Dear new MPs,
Congratulations on being elected! You’ve every right to be excited – as a fellow Canadian who is hoping that the house can be changed, I’m excited too. You are the largest group of young MPs to hit the house in a long time. You’re also mostly from the same province (Quebec) and of the same party (NDP). So you have a lot in common – you can act collectively. Don’t be afraid to use that power.
Because as exciting as everything is, things are stacked against you. Remember. Ottawa has worked itself into a nice groove around how MPs are supposed to behave and how the house is supposed to work. Everything will be pushing you into that mold.
First, you’ll arrive in Ottawa (maybe you already have) and you’ll partake in the one day (half-day?) new MP orientation. Don’t expect much. If you want a real orientation, find Aaron Wherry. Read his article here on why the House is broken (there is this video of him too). This is the orientation you really need.
But the real first test will come when you set up your office. The test will happen so quickly and so subtly you won’t even notice it. It will go something simple like this: you want to use a Mac or an Android phone as an MP. A friendly parliamentary IT staff will deferentially but sternly tell you that for reasons of security and compatibility this isn’t possible. There’ll be a moment of awkwardness and, the next thing you know, you’ll be sitting in your office, using a HP desktop computer with Windows 7 thinking “I’m so lucky to have been set up this quickly…”
Stop. Stop right there.
The real lesson that will be learned there is that – when it comes to parliamentary staff – you will do as you’re told. That you are young enough, pliant enough, naive enough to follow their lead. Remember. You are the elected officials. They are the staff. It’s their job to meet your needs. Not the other way around. If you are going to reshape parliament, make it more open, more democratic, more accessible to a broader group of possible MPs you cannot learn the first lesson they will try to teach you: compliance.
Sadly, it isn’t just the staff that will be trying to prod you into the gentle groove of an MP. One of your biggest obstacles will be your party elders. They will dangle a big carrot in front of you: the opportunity to be in government and the opportunity to be in Cabinet. In exchange they too will want compliance. You must read from the party line, sit on this committee, not that committee, ask this questions in the house, don’t ask that one. Be a good MP.
Stop. Stop right there.
Don’t believe it. Maybe you will have an opportunity to be in government, and even cabinet (and even if you do, even these positions are so controlled by the PMO as to have varying degrees of autonomy). But the reality is: it isn’t likely. Few people get into cabinet. Still more starkly, many people don’t get re-elected (it happens to even the best of politicians). You may think you are playing a long game, but the truth is, the opportunity to be difficult, to demand change in how the house works, to cause a fuss, is now. Not tomorrow. If you wait, you may think you’ll be able to change the house one day in the future, but in reality, the house will change you. The best way to change our house of parliament is to have a group of young MPs angry, hungry, carefree and naive enough to simply demand it. That’s you. That’s right now.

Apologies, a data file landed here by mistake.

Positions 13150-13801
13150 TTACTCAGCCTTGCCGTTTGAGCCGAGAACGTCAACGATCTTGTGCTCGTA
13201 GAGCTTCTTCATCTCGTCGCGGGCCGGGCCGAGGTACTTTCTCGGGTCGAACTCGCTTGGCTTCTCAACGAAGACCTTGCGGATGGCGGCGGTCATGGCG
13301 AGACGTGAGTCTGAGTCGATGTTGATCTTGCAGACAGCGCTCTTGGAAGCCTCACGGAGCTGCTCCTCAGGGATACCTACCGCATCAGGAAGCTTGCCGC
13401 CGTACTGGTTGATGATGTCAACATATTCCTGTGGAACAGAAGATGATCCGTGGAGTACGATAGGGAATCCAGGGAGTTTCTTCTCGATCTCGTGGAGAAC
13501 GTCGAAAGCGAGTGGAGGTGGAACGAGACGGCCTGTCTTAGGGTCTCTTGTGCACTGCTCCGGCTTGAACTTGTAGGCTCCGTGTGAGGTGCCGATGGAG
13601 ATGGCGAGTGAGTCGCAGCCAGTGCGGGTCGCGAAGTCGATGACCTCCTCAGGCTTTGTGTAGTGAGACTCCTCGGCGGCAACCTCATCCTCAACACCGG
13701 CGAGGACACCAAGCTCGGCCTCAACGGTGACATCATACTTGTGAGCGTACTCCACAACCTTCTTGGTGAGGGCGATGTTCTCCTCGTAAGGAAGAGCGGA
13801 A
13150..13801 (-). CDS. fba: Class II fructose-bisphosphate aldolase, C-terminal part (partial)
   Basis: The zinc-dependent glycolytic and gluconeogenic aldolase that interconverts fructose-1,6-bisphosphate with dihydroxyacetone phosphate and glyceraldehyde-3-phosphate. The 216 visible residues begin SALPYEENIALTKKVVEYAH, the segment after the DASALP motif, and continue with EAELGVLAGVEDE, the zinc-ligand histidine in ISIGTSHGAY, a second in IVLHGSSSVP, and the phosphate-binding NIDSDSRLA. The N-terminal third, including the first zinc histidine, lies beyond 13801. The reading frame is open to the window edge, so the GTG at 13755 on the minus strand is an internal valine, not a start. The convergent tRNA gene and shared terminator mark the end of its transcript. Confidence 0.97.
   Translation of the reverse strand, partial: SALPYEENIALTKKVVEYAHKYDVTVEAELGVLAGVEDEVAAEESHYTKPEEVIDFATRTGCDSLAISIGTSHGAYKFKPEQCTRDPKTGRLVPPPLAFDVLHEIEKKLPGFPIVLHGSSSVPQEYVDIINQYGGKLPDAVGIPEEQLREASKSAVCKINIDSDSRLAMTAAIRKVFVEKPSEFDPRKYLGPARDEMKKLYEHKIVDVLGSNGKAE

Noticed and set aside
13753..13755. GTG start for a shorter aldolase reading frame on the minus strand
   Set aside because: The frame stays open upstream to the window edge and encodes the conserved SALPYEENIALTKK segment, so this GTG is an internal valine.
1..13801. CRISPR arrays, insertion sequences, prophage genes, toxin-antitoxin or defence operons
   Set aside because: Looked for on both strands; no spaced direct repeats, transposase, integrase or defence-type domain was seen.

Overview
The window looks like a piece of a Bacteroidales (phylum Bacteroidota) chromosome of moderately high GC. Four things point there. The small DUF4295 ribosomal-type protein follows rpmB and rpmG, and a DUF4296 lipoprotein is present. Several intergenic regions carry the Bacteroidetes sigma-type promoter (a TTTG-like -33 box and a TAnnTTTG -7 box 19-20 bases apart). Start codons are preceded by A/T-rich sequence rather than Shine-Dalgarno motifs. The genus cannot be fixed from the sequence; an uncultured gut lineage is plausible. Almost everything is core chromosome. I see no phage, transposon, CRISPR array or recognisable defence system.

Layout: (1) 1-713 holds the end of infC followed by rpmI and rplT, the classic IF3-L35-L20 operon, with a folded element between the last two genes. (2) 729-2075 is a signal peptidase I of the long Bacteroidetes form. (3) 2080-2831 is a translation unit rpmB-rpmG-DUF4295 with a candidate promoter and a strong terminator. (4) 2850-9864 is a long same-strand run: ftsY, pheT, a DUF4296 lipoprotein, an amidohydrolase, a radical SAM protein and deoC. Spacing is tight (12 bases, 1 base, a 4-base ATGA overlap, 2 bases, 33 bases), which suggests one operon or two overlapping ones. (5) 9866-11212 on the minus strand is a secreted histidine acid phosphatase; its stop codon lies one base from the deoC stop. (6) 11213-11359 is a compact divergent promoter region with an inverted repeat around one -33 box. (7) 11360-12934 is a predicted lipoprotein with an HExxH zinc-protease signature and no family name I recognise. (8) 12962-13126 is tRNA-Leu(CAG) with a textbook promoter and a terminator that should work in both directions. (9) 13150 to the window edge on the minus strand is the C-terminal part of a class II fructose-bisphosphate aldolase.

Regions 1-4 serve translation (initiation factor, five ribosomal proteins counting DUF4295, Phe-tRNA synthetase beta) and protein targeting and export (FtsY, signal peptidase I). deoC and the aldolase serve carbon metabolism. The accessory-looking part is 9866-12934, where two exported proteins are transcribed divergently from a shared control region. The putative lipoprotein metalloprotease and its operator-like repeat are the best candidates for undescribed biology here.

I don’t pretend it will be easy. You’ve got the government, parliamentary staff, even your own party leaders working against you in different ways. But don’t underestimate your influence. Even the small things you can demand could make everybody’s lives more interesting. Make CPAC pan out when MPs are talking so we can see how few people are in the house. Demand a bigger research budget so that you can display some independent thought on issues and not rely on your party’s research bureau for all your information. Blog about your committees so that Canadians don’t have to just rely on Kady O’Malley (who can only be in so many committee meetings at one time).
You’ve got a chance to make a fuss. I hope you’ll take it. But either way. Good luck.
PS Sorry for any typos, sadly lost the first draft of this, so have been rushing to publish this version before flying out the door.
God, I hope they read this.
If half of them read it, and half of that half remember it, that would count as a major win.
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Hi; I liked the commentary – one thing that stood out was the need to stand up for self and your beliefs. The Peter Ballantyne Cree Nation a Sask First Nation recently held its elections and the process sucked in a major way. The incumbent was re-elected under what can only be called a fiasco – I worked for the challenger and we are stating that it was a flawed election. On Thursday, May 5th, 2011, the PBCN Appeals Committee denied the appeal of the Chief and Councilor candidates no reasons were given. The Head Electoral Officer who’s actions were questionable and formed the basis of the appeals was allowed into the closed door meeting while the other two parties were not. Is this fair and unbiased? For more information go to
, you will see what happens when groupthink reigns supreme, Thanks, D.
Great letter David. On a similar note, it’d be nice if MP’s attendance records were made public so we could hold them accountable. These articles paint a disturbing picture:
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ha! windows 7? Please, we are still on Vista… we just got IE 8 a few months ago.
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I’ve read (and it makes sense) that one of the major factors in how the British system works is the large number of MPs that will never make it into cabinet or into a significant opposition role. This gives them nothing to worry about, and consequently the party Whips have less control over them (House of Cards dramatization notwithstanding).